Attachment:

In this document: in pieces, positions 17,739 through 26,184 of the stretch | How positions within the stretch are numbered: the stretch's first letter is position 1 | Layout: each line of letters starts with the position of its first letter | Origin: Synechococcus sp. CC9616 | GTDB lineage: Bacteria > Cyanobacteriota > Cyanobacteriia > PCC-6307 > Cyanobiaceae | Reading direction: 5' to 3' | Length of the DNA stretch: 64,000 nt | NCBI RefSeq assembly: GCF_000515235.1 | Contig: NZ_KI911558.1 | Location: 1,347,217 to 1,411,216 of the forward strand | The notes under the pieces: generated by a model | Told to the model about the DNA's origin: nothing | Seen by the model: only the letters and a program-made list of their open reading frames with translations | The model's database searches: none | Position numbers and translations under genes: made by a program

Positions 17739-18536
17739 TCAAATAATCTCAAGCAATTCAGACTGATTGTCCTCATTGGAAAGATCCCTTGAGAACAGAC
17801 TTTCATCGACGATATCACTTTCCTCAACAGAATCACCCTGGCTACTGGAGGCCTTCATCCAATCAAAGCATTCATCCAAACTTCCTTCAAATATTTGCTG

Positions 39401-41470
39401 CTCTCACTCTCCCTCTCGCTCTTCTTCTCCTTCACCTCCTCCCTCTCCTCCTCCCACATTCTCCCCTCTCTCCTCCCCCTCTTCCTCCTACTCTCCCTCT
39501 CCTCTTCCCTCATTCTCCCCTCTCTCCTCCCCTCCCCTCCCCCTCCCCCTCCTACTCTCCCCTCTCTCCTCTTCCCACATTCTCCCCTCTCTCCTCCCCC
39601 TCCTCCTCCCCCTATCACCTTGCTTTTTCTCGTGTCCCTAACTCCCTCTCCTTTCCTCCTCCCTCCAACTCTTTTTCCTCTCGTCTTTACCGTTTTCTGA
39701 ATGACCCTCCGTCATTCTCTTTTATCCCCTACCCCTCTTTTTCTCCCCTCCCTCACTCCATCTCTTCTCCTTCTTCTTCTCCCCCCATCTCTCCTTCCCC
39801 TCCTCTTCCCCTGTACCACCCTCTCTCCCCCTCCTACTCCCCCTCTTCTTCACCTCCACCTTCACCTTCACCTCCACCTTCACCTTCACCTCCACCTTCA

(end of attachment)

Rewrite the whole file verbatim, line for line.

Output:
In this document: in pieces, positions 17,739 through 26,184 of the stretch | How positions within the stretch are numbered: the stretch's first letter is position 1 | Layout: each line of letters starts with the position of its first letter | Origin: Synechococcus sp. CC9616 | GTDB lineage: Bacteria > Cyanobacteriota > Cyanobacteriia > PCC-6307 > Cyanobiaceae | Reading direction: 5' to 3' | Length of the DNA stretch: 64,000 nt | NCBI RefSeq assembly: GCF_000515235.1 | Contig: NZ_KI911558.1 | Location: 1,347,217 to 1,411,216 of the forward strand | The notes under the pieces: generated by a model | Told to the model about the DNA's origin: nothing | Seen by the model: only the letters and a program-made list of their open reading frames with translations | The model's database searches: none | Position numbers and translations under genes: made by a program

Positions 17739-18536
17739 TCAAATAATCTCAAGCAATTCAGACTGATTGTCCTCATTGGAAAGATCCCTTGAGAACAGAC
17801 TTTCATCGACGATATCACTTTCCTCAACAGAATCACCCTGGCTACTGGAGGCCTTCATCCAATCAAAGCATTCATCCAAACTTCCTTCAAATATTTGCTG

Positions 39401-41470
39401 CTCTCACTCTCCCTCTCGCTCTTCTTCTCCTTCACCTCCTCCCTCTCCTCCTCCCACATTCTCCCCTCTCTCCTCCCCCTCTTCCTCCTACTCTCCCTCT
39501 CCTCTTCCCTCATTCTCCCCTCTCTCCTCCCCTCCCCTCCCCCTCCCCCTCCTACTCTCCCCTCTCTCCTCTTCCCACATTCTCCCCTCTCTCCTCCCCC
39601 TCCTCCTCCCCCTATCACCTTGCTTTTTCTCGTGTCCCTAACTCCCTCTCCTTTCCTCCTCCCTCCAACTCTTTTTCCTCTCGTCTTTACCGTTTTCTGA
39701 ATGACCCTCCGTCATTCTCTTTTATCCCCTACCCCTCTTTTTCTCCCCTCCCTCACTCCATCTCTTCTCCTTCTTCTTCTCCCCCCATCTCTCCTTCCCC
39801 TCCTCTTCCCCTGTACCACCCTCTCTCCCCCTCCTACTCCCCCTCTTCTTCACCTCCACCTTCACCTTCACCTCCACCTTCACCTTCACCTCCACCTTCA